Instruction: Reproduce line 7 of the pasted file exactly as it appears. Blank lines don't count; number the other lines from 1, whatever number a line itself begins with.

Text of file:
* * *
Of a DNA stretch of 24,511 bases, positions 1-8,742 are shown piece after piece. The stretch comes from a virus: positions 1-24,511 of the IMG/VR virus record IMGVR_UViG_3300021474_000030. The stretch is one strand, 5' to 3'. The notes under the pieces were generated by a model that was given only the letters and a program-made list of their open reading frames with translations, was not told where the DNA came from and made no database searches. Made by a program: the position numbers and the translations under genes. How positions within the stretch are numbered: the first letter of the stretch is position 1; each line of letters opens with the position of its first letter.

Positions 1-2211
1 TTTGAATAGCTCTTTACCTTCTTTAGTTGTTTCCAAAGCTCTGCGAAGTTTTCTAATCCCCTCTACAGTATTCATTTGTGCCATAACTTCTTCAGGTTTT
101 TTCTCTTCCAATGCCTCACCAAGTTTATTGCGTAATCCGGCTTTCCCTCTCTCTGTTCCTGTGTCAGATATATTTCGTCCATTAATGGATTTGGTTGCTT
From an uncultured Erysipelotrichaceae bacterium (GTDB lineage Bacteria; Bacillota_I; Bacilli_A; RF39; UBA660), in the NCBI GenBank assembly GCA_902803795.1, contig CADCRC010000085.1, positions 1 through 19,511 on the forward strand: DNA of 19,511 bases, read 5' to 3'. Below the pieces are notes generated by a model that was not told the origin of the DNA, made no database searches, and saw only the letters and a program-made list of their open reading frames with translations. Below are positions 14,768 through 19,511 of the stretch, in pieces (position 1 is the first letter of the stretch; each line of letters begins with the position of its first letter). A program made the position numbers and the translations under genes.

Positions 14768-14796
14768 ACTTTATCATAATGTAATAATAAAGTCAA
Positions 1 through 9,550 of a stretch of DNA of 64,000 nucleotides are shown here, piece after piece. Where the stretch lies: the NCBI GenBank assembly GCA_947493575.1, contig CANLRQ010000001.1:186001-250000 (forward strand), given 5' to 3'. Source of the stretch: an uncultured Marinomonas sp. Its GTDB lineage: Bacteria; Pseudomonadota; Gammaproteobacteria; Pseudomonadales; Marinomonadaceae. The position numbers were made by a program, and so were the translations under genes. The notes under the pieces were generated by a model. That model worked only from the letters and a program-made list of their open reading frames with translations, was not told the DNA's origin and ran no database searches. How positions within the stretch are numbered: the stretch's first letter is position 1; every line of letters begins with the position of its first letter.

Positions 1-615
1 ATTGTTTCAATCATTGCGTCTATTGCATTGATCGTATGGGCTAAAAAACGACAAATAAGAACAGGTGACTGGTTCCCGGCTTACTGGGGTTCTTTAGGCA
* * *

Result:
14768 ACTTTATCATAATGTAATAATAAAGTCAA